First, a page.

We landed a little ahead of schedule and as soon as I walked off the plane I could feel how hot the next few days were going to be.

From cold and raining to hot and humid I was already starting to heat up. After collecting my bags (the 1st time) I hit immigration, I must have looked dodgy or something as “CPX” was written on top of my customs form and I was stopped, searched and questioned. Anyway, nothing to hide, so I was soon on my way again, giving up my bag another time to be delivered to the terminal. I had never experienced anything like the south terminal at Atlanta before, thinking I would be ok walking, but was soon on the train as the walk seemed to go on forever. I collected my case (the 2nd time) and headed for the concourse to meet up with my lift to the track.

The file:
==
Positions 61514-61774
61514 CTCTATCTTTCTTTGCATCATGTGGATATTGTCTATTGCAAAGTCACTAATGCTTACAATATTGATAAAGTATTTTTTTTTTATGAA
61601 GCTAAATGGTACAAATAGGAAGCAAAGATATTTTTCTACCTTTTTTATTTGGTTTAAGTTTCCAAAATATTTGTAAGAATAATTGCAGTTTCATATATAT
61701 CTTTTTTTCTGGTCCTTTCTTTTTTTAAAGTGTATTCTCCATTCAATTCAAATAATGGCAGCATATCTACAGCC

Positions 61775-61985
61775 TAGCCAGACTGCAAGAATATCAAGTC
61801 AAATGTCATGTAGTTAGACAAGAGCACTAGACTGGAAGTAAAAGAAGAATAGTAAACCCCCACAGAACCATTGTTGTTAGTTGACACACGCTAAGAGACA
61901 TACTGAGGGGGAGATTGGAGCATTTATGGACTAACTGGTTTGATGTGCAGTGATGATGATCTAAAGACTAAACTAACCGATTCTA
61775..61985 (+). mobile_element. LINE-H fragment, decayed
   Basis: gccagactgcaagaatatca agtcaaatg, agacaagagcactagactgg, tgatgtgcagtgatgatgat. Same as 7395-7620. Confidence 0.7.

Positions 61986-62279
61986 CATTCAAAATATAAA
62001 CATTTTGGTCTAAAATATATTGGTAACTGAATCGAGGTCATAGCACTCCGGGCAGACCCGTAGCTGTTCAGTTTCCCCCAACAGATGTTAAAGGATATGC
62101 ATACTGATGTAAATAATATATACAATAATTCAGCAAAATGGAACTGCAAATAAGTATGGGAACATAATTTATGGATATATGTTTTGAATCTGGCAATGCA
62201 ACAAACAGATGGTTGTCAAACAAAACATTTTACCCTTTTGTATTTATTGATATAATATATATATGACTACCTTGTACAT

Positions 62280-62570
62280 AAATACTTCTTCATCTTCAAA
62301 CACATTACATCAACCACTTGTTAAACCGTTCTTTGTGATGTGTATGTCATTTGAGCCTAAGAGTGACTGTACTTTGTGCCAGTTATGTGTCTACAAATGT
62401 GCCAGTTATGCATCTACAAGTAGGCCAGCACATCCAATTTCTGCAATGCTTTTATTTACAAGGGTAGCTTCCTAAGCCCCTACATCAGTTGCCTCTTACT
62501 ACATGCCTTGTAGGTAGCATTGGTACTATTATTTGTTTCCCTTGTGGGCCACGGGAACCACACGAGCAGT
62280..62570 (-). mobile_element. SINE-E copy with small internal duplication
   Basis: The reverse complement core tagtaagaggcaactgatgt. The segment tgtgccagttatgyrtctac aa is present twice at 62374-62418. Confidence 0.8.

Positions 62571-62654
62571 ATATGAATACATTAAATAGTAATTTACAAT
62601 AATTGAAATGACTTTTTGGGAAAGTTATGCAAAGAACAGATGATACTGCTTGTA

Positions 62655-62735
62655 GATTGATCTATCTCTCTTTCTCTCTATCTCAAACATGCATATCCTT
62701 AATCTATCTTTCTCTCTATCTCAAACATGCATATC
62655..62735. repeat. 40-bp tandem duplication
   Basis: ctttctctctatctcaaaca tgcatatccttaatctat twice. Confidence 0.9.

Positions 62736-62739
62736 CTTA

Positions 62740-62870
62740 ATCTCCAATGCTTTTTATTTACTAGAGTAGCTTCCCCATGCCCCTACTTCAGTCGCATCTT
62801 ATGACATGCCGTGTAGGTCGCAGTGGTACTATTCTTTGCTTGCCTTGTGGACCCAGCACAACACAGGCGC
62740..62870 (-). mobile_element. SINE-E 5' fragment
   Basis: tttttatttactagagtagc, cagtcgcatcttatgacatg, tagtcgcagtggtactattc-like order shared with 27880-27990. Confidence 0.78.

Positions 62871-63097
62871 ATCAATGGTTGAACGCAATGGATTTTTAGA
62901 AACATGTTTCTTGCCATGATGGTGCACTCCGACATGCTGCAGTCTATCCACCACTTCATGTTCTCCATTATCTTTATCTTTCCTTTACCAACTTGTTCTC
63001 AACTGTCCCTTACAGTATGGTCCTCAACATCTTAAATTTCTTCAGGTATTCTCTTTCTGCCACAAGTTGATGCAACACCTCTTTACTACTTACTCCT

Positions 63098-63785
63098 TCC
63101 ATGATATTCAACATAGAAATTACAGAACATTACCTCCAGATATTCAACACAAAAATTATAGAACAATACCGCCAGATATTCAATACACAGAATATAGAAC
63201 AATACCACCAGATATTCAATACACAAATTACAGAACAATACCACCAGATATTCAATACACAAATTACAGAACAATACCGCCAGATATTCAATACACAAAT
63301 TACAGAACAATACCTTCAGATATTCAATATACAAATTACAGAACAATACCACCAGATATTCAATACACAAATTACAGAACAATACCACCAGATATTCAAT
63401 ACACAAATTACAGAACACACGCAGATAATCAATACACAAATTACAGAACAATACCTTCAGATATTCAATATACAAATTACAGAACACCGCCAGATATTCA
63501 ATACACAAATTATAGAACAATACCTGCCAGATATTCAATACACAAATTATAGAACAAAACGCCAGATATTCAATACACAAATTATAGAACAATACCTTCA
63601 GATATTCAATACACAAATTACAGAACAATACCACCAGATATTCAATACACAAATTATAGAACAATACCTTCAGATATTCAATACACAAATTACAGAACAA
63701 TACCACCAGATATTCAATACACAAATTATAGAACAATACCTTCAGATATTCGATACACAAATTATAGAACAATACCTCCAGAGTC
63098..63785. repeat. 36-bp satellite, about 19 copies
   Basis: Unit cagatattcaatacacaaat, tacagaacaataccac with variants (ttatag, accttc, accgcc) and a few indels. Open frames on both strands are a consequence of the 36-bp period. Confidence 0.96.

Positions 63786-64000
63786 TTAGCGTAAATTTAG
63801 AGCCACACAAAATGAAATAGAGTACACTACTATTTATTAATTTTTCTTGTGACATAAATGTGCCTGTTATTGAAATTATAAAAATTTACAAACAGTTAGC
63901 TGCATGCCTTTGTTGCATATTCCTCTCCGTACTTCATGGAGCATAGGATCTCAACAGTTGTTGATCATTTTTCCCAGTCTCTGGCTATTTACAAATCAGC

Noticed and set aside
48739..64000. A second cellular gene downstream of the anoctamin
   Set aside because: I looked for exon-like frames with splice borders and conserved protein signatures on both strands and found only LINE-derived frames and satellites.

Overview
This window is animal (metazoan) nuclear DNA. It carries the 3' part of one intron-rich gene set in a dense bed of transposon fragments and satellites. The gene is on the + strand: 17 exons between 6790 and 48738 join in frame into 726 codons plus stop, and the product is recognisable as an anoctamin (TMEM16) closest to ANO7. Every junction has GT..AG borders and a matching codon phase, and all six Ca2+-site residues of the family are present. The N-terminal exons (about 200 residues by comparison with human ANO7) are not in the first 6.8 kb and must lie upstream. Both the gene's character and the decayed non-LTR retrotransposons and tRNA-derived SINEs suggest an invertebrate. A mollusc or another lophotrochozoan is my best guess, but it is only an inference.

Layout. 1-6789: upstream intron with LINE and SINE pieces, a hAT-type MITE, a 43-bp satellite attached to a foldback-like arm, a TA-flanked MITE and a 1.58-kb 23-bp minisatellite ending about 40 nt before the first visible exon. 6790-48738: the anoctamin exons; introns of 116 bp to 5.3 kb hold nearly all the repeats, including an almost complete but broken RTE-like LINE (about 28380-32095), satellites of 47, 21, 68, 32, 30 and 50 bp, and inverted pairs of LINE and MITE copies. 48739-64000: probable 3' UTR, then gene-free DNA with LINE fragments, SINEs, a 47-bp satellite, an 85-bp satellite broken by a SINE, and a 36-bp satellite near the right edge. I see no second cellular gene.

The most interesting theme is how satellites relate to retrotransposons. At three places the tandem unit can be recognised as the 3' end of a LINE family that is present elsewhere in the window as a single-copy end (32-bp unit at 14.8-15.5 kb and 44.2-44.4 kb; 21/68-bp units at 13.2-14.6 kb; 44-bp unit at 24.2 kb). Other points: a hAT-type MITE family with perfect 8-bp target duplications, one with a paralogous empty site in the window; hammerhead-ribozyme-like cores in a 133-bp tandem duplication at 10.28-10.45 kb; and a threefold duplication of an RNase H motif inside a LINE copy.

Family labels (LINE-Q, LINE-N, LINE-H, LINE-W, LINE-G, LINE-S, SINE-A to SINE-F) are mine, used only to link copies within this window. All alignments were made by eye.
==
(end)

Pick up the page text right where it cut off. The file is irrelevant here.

I was met by Michael Martin and Brian Floores, two of the Schwantz School instructors. Introductions out of the way, we collected the hire car and raced to the track only as x-racers would. Hire cars get some abuse I can tell you. It was a little hazy so I didn’t get time to see much of the city as we left it. We were soon out into the rolling green countryside and after a brief stop of at Wendy’s for a burger we arrived at Road Atlanta where I was to spend the next 3 days at the ‘Kevin Schwantz Suzuki School’. The first thing that hit me on entering the circuit was what turned out to be the hill down from turn 11 to turn 12, wow! I was already nervous, now bordering on terrified. We drove to the classroom, there was a certain Mr Schwantz. I had arrived.

I met Kevin, Marnie, Joyce and a few of the other instructors before having a nose around the classroom. Old helmets, leathers and memorabilia everywhere.